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[85] latest moment. Every man was there in the spirit of Timrod's ‘Cry to Arms.’

Come with the weapons at your call—
     With musket, pike or knife;
He wields the deadliest blade of all
     Who lightest holds his life!

From Captain Louis F. Emilio's (U. S. A.) narrative of the battle the Federal advance under General Hatch began at 7:30 A. M., the 127th New York in advance, skirmishing. Bolan's Church was two miles from Boyd's Landing, and the Honey Hill breastworks were two and a half miles from Bolan's Church. The objective point of Captain Peeple's small force was to delay the enemy's advance until the expected reinforcements could arrive at Grahamville depot, march from the railroad down to the breastworks at Honey Hill, and get into position there. Besides the two guns of Kanapaux and Earle and the 100 dismounted cavalry of Captain Peeples, there were in the vicinity of Honey Hill at 7:30 A. M., when the Federal advance began, six other field pieces of the ‘Beaufort’ Artillery, and ‘Kanapaux’ and ‘Earle's’ batteries, also the 47th Georgia infantry, Colonel Edwards, 350 veteran troops, which had arrived at sunrise, as promised by wire from Charleston, and about 140 3d South Carolina cavalry of Company B, Captain Campbell, Company E, Captain Raysor, and detachments from Companies C and I. Adjutant Williams writes that the 47th Georgia waited hours at the railroad, with no one to tell them where to go—this fine infantry force certainly did not reach the breastworks until about 10:30, four hours after their arrival at the station. I mention these facts to show that more guns and infantry could have been put in front of the advancing Federal column, but Captain Peeples and his small force of men and two guns actually bore the brunt of this all-important resistance down the road; when towards the end of the unequal struggle some of the 3d South Carolina cavalry came to his assistance.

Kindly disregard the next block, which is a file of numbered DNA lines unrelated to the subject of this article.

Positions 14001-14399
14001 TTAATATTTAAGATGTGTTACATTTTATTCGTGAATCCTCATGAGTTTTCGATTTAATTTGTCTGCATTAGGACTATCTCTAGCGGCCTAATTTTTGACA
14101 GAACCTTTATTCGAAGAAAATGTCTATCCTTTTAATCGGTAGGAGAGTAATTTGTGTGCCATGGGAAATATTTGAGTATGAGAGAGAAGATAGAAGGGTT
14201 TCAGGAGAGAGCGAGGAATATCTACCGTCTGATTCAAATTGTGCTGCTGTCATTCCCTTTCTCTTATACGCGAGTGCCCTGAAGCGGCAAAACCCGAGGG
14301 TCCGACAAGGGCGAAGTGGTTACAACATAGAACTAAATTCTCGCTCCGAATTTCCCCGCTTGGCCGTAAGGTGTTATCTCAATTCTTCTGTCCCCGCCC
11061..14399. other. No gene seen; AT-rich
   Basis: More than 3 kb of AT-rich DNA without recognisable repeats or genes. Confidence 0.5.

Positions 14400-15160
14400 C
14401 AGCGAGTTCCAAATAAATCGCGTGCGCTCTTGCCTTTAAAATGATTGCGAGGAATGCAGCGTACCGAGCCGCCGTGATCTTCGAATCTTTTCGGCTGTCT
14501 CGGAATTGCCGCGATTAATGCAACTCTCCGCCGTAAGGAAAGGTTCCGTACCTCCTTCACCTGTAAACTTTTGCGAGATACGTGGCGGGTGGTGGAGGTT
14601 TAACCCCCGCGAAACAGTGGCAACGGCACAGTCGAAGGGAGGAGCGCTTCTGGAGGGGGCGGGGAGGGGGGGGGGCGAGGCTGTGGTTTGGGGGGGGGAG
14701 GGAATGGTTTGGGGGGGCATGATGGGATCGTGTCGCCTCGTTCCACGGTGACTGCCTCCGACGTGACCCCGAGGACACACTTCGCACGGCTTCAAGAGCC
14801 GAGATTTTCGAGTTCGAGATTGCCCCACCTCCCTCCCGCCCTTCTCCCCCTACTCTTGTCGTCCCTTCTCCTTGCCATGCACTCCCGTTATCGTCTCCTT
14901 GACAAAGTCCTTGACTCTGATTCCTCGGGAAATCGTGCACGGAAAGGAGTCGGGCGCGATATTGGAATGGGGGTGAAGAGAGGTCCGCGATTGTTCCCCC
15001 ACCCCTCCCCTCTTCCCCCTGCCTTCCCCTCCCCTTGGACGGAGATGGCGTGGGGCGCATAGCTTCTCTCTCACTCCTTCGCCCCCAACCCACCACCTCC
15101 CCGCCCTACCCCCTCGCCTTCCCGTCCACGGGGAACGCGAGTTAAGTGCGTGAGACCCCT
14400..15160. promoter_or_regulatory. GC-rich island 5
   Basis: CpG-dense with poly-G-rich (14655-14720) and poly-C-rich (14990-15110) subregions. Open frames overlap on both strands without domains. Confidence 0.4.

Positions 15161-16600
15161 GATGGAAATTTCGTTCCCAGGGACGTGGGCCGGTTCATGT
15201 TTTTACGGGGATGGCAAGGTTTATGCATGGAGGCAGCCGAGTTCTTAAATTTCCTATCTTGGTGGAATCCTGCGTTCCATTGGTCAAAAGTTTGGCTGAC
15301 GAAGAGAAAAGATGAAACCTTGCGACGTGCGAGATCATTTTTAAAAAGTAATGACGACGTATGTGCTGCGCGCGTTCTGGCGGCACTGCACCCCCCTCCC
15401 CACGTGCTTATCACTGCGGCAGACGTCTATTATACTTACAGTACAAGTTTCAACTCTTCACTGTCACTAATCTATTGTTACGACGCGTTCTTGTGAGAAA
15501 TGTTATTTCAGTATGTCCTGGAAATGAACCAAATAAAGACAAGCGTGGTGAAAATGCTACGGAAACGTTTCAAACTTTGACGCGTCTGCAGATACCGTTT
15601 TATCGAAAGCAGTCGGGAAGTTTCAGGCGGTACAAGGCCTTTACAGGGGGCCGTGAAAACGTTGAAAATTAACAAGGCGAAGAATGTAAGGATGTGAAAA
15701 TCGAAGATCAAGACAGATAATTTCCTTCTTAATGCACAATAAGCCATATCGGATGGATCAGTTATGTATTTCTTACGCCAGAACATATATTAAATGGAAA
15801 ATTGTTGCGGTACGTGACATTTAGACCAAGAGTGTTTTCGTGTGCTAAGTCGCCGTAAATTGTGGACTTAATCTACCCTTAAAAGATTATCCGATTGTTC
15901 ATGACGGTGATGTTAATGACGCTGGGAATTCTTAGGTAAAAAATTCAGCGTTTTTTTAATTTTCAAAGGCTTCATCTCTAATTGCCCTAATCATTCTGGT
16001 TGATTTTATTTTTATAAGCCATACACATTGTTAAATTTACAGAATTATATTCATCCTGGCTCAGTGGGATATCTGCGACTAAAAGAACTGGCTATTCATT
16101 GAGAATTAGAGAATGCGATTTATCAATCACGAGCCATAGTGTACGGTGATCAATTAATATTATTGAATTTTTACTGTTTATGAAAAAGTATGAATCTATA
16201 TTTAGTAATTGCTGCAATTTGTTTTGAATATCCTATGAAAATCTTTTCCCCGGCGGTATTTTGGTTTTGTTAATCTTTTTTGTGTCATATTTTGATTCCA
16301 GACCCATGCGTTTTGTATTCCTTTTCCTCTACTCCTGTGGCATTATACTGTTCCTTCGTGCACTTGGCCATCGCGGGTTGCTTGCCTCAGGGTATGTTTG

The guns of Lieutenants Zealey and Graham were the real weapons used, and the dismounted cavalry protected these pieces, and in many other ways retarded the advance. The enemy had to keep the road for some distance on account of the low grounds on either side, and here it was that the Federal advance was so seriously delayed. Lieutenant ‘Kit’ Zealey, of the Lafayettes, as he was familiarly called, was, it appears, quite an expert in estimating distances and cutting fuses to suit, and the bursting of shells in the crowded ranks on the causeway proved to be very damaging and

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Honey Hill (South Carolina, United States) (2)
Beaufort, S. C. (South Carolina, United States) (1)

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C. J. Zealey (2)
W. B. Peeples (2)
A. Victor Kanapaux (2)
W. E. Earle (2)
B. S. Williams (1)
Timrod (1)
H. C. Raysor (1)
Peeple (1)
Hatch (1)
E. H. Graham (1)
Louis F. Emilio (1)
A. C. Edwards (1)
A. L. Campbell (1)
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